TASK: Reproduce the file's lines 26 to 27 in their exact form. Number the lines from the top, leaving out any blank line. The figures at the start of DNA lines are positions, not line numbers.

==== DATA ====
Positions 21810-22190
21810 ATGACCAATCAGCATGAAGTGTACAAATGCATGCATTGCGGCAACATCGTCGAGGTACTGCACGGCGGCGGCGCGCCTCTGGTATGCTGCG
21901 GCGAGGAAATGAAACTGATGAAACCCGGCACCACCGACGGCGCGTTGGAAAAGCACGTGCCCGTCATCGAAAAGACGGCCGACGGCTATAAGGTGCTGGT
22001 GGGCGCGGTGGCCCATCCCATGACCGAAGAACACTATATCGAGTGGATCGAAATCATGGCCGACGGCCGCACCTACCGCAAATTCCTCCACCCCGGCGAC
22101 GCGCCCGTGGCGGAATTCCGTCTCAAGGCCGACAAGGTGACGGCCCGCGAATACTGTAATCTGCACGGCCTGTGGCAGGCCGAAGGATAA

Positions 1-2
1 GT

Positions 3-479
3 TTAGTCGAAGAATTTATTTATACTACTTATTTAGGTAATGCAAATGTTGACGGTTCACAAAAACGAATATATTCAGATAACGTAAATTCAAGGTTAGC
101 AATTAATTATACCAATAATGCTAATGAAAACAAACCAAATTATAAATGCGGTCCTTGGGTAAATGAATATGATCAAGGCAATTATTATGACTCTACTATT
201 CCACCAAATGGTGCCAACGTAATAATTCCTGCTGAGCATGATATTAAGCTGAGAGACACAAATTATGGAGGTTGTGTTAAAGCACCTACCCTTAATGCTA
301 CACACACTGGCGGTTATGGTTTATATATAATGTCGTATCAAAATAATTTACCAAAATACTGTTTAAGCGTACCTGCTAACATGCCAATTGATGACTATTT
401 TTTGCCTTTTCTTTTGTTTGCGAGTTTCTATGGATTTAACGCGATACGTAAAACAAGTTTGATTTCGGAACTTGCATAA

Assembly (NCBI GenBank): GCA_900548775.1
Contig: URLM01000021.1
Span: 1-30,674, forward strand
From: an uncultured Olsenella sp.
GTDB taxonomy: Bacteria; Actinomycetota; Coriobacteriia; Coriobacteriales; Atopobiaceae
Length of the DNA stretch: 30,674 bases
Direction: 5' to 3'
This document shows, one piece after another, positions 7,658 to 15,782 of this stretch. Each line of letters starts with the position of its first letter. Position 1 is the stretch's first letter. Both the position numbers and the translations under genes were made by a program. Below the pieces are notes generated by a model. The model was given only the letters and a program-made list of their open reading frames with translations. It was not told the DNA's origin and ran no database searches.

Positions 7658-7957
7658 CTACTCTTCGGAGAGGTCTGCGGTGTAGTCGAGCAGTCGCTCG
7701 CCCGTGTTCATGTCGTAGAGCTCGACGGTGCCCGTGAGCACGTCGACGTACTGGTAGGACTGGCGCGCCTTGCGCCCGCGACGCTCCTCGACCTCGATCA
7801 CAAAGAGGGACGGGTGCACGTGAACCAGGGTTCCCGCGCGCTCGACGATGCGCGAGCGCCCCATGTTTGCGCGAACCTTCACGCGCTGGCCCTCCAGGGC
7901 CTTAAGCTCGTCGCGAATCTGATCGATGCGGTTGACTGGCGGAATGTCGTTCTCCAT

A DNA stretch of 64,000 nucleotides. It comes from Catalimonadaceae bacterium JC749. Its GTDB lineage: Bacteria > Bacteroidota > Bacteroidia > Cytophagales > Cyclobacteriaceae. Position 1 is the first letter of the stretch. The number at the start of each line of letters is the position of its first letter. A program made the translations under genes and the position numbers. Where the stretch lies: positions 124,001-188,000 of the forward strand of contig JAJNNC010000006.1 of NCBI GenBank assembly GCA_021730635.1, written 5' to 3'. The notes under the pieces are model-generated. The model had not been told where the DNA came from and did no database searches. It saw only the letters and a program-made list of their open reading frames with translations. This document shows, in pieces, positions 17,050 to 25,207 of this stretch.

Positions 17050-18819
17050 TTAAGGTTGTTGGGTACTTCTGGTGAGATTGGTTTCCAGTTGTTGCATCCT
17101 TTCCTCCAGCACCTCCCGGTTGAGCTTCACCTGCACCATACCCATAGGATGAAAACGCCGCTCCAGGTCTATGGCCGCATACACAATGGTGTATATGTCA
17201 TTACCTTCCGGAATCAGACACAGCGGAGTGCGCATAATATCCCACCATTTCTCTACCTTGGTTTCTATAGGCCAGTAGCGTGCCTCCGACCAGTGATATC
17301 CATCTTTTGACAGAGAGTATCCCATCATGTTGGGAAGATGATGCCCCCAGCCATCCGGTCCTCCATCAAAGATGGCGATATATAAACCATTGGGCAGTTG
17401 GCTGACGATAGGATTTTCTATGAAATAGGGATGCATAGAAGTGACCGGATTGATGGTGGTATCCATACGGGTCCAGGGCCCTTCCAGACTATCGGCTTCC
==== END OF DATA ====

7901 CTTAAGCTCGTCGCGAATCTGATCGATGCGGTTGACTGGCGGAATGTCGTTCTCCAT

A DNA stretch of 64,000 nucleotides. It comes from Catalimonadaceae bacterium JC749. Its GTDB lineage: Bacteria > Bacteroidota > Bacteroidia > Cytophagales > Cyclobacteriaceae. Position 1 is the first letter of the stretch. The number at the start of each line of letters is the position of its first letter. A program made the translations under genes and the position numbers. Where the stretch lies: positions 124,001-188,000 of the forward strand of contig JAJNNC010000006.1 of NCBI GenBank assembly GCA_021730635.1, written 5' to 3'. The notes under the pieces are model-generated. The model had not been told where the DNA came from and did no database searches. It saw only the letters and a program-made list of their open reading frames with translations. This document shows, in pieces, positions 17,050 to 25,207 of this stretch.